Programming languages, frameworks, and platforms require the developer to use a collection of provided programming features—abstractions—to express data, implement desired calculations, interact with other technologies, create user interfaces, and so on. A collection of coherent, often ideologically or theoretically based abstractions constitutes a programming paradigm. Often, a given programming technology is based on one particular paradigm.
Well-known examples include object-oriented, relational, functional, constraint-based, theorem-proving, concurrent, imperative, and declarative. Less well-known (or perhaps less well-defined) examples include graphical, reflective, context-aware, rule-based, and agent-oriented.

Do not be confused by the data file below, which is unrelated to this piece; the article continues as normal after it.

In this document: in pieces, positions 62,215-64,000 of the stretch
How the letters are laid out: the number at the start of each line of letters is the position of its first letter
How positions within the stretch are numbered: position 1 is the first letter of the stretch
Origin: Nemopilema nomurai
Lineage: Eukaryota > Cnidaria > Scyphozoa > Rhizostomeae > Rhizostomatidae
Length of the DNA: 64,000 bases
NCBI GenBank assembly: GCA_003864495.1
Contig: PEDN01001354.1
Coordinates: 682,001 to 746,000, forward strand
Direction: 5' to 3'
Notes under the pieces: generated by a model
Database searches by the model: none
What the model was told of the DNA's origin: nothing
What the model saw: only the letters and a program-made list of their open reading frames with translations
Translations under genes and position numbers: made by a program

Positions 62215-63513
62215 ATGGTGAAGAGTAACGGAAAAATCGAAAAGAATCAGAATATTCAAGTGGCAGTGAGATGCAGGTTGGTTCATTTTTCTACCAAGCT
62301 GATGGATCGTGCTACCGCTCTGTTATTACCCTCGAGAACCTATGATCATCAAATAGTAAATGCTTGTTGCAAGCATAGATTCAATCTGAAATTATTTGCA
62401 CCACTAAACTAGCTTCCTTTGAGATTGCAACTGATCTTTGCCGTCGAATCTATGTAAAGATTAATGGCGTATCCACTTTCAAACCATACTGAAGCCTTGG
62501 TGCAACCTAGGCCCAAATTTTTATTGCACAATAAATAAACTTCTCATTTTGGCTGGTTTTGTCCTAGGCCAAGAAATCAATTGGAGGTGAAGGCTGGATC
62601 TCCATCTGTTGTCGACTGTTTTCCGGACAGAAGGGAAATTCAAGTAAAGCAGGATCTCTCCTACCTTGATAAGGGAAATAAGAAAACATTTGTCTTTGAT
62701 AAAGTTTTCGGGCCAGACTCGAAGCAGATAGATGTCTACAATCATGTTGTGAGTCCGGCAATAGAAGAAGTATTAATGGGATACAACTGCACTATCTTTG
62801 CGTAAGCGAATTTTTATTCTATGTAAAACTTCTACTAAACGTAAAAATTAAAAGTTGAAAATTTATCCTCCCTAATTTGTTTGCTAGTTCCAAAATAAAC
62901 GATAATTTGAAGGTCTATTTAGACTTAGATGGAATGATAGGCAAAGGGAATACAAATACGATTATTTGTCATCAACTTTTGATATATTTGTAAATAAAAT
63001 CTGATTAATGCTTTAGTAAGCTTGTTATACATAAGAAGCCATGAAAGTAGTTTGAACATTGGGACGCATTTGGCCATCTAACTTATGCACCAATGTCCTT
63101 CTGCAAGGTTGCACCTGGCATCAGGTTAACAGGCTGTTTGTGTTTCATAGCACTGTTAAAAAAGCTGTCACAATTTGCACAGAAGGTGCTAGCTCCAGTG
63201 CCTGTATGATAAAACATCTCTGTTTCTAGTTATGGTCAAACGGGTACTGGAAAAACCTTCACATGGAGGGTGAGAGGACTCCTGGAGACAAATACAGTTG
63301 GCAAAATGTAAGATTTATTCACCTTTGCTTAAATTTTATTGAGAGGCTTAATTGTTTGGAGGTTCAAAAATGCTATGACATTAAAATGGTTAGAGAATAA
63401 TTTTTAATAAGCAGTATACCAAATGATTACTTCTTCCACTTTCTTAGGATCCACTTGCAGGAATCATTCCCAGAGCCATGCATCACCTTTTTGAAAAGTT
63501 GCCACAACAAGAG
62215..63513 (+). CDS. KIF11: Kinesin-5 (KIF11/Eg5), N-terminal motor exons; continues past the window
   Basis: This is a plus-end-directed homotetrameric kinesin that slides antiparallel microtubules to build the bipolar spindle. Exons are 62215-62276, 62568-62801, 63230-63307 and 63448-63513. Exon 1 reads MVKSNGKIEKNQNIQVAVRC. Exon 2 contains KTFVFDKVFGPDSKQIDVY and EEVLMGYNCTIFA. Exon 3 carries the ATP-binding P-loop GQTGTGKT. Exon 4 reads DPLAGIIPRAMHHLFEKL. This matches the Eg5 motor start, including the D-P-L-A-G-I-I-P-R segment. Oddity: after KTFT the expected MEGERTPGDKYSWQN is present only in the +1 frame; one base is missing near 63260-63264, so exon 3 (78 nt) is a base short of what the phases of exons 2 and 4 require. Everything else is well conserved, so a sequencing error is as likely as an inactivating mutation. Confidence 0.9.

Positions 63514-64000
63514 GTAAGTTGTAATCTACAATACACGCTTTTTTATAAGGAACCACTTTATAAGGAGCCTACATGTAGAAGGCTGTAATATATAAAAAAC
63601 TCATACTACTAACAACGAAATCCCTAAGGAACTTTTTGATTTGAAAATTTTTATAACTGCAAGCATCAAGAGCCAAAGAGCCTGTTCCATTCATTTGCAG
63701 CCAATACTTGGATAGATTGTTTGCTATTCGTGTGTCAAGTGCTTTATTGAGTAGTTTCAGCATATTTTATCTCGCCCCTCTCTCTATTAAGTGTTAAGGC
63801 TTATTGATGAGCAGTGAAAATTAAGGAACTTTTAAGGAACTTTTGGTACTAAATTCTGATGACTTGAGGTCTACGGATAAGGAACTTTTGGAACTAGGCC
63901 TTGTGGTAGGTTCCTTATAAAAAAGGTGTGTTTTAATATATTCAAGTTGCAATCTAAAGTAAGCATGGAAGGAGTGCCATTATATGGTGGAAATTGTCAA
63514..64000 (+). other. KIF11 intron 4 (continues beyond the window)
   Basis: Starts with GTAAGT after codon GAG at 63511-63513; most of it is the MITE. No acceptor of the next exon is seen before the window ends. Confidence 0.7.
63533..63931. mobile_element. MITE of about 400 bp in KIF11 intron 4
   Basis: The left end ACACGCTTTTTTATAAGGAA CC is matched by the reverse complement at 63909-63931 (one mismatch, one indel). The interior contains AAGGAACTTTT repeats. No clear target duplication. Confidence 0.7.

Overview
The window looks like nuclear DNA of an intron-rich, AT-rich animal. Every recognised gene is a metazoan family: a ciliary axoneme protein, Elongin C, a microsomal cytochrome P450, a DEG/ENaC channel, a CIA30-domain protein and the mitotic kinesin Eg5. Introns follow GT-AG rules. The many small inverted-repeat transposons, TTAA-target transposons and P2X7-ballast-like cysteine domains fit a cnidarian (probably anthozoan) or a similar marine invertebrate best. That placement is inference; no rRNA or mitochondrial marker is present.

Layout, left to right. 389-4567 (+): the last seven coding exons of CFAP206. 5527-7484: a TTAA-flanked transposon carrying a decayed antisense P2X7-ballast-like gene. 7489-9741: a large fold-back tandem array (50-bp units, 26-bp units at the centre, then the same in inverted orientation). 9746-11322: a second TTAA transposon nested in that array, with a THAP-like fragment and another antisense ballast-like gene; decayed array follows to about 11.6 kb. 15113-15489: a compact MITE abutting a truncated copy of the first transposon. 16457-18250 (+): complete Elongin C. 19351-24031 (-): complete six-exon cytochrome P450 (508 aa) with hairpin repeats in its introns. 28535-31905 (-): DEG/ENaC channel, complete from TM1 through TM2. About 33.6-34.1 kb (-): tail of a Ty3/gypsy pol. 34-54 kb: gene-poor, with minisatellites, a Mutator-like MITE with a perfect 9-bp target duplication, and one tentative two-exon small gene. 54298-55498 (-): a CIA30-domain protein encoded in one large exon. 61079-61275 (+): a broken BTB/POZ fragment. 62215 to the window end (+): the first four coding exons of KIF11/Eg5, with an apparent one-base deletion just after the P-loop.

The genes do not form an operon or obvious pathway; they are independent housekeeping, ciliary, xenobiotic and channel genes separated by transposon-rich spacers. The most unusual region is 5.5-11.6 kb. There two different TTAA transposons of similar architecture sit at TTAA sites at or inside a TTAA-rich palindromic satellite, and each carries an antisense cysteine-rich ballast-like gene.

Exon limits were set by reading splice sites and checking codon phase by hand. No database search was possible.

A particular paradigm leads to a specific type of implementation style and is best suited to certain types of applications. Relational programming benefits information-rich applications, whereas imperative programming is commonly used to control hardware. But today's applications are seldom homogeneous. They are frequently complex systems, made up of many subcomponents that require a mixture of technologies. Thus, using just one language technology and paradigm is becoming much less common, replaced by multiparadigm programming in which the heterogeneous application consists of several subcomponents, each implemented with an appropriate paradigm and able to communicate with other subcomponents implemented with a different paradigm. When more than one language is used, we call this polyglot ("many tongues") programming.